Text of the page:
Ages and ages and ages ago, during that decade of your life after college where your friends of friends would have house parties and you would move from one to the other on a Friday night en masse in your khakis and turtleneck sweaters, I went to my friend Jason's house for a party. There wasn't any hummus or crudités, because this was when we were 24 and the only thing you had at parties was Miller Light.
Someone was responsible for the stereo because you had to have THAT friend in the late 90s. There was no Apple Remote. There was only a stack of CDs and that friend who would spend all night swapping out the CDs from Pearl Jam to Stevie Wonder and then back again. Sometimes I was THAT friend. Sometimes I wasn't.
For this particular party, I wasn't that friend. But I had some thoughts. Because off in the living room, clustered on the sofa, were five or six French people. We didn't get many French people in Chicago in those days, so they were a bit of an anomaly. And so many of them! All at once. Even odder. In a room where everyone was dancing to Big Country by the band Big Country on the album Big Country, they looked miserable, poor French people. And I knew why.
French people do not like Pearl Jam. Or the Red Hot Chili Peppers. Or Hole.
French people like the Gipsy Kings. (And MC Solar, but we didn't have any of that.)
The Stereo Master, was busy swapping out Third Eye Blind for the Notorious B.I.G. as I approached. "Do you have any Gipsy Kings? I whispered.
"Yeah, somewhere I think. I was going to play that Bamboleo song later."
"Can you play it now, do you think? And after Bamboleo, can you play "Djobi, Djoba" and then after that can you play "Volare?"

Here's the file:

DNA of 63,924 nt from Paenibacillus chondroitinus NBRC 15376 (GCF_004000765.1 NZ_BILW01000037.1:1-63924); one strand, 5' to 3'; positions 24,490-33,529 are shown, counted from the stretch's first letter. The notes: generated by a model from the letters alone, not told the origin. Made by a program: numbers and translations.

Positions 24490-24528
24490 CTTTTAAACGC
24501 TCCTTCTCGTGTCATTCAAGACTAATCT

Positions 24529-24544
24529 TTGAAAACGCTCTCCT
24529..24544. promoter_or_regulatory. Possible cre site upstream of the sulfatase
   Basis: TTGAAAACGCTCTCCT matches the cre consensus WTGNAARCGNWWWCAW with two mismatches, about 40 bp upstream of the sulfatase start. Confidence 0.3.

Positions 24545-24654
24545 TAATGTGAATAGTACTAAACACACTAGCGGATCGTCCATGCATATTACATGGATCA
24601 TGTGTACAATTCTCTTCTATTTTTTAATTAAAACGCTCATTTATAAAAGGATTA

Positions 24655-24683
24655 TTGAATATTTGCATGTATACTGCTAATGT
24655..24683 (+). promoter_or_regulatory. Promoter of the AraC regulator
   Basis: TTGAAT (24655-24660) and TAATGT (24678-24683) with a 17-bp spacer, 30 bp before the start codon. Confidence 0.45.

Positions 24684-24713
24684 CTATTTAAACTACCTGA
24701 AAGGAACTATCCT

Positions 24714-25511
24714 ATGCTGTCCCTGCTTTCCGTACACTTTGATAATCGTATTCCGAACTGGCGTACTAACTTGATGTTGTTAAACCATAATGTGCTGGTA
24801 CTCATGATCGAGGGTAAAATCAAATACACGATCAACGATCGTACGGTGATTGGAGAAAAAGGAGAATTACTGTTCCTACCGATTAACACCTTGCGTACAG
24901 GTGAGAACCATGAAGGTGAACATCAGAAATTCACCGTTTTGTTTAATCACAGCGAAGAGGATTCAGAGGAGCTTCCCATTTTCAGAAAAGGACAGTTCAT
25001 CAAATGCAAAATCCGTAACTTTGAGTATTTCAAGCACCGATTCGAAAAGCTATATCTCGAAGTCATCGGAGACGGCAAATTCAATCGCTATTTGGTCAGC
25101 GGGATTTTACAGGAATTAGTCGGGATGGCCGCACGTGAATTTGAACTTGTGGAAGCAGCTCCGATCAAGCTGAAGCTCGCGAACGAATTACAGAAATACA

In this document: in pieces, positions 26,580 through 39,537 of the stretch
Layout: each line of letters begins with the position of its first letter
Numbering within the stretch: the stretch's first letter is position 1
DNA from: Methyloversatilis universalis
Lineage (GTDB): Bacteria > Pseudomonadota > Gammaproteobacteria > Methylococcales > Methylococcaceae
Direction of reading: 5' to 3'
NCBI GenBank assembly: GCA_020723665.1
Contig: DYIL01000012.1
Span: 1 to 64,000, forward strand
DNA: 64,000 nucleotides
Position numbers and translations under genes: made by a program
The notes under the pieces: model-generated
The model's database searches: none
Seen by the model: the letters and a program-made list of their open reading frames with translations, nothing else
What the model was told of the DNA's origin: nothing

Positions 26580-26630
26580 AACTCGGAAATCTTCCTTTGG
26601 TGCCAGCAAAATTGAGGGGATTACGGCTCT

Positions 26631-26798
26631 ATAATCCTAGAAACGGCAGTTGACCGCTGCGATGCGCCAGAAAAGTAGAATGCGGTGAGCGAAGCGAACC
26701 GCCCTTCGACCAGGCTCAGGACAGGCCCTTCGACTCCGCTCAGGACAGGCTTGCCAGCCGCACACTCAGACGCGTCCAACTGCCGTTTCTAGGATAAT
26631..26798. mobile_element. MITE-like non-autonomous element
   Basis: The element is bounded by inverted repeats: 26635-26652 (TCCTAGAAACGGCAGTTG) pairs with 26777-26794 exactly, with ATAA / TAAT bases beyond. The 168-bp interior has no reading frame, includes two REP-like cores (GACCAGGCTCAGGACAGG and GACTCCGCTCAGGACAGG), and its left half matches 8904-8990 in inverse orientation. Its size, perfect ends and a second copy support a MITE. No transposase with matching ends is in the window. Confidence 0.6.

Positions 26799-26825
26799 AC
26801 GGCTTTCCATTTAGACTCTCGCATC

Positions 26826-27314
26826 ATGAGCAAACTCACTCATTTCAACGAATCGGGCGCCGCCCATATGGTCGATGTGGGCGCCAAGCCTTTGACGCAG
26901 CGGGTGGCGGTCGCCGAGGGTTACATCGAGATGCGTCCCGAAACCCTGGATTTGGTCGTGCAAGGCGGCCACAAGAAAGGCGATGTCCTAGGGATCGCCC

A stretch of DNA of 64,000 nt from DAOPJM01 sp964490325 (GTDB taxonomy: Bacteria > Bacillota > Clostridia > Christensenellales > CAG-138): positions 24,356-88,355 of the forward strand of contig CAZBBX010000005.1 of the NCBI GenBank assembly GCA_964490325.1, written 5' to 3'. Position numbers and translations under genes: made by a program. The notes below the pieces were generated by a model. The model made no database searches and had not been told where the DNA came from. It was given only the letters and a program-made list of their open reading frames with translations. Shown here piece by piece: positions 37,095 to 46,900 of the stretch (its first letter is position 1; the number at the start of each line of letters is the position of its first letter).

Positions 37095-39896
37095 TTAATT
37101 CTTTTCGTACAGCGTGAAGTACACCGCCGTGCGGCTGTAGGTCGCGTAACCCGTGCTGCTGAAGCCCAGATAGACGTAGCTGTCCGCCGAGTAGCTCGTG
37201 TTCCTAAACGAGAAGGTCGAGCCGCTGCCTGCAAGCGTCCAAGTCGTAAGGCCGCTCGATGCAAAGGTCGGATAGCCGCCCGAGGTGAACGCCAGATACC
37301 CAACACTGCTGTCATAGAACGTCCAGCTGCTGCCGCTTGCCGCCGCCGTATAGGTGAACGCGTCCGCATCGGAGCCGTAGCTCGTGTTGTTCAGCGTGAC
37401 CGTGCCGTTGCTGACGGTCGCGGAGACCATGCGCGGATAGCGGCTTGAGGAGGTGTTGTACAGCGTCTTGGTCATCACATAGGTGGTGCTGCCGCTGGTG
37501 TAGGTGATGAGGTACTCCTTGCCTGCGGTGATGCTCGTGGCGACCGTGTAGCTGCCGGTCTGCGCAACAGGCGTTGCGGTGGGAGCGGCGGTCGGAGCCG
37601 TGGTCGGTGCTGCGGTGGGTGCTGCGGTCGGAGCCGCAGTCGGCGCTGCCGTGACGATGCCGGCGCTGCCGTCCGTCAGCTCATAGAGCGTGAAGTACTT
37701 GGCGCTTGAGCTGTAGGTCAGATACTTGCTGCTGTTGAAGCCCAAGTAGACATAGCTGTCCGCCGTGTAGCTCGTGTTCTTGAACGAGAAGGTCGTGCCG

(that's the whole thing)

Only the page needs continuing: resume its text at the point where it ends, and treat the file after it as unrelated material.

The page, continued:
"Whoa..." he said. "I can't play three songs by the same band all in a row."
I looked over at the cluster of French people, in their skinny jeans and scarves. His eyes followed mine. "Play the Gipsy Kings and the French people will dance."
"Really. If you play the Gipsy Kings, the French people will dance. I promise you. And then this party will take on a wholenother dimension. I'll do it, if you want me to. You can get a beer."
Being the Stereo Master at parties those days kinda sucked because you could only socialize in three minute intervals before it was time to swap CDs again. The prospect of an uninterrupted beer break was enough for him. He left me in control.
And I played Bamboleo. And the French people stopped playing with their scarves for a moment and looked around cautiously. And then stood, quickly, and then grabbed hands and spun each other around the room and Miller Light went everywhere but no one cared because suddenly we had a living room full of dancing French people, dancing in that serious European way. And soon, everyone was dancing.
"Again!" they shouted. "Again again!" And I did play it again, and then again, in one uninterrupted stream of Gipsy Kings until the French people collapsed, laughing, into each other in a huge heap on the sofa.
And now sometimes, when I hear the Gipsy Kings, I can see that room full of dancing French people, and I can smell that odd combination of Glade and a 24-year-old boy's apartment, cigarette smoke, Miller Light, and that very distinct smell of French people, dancing.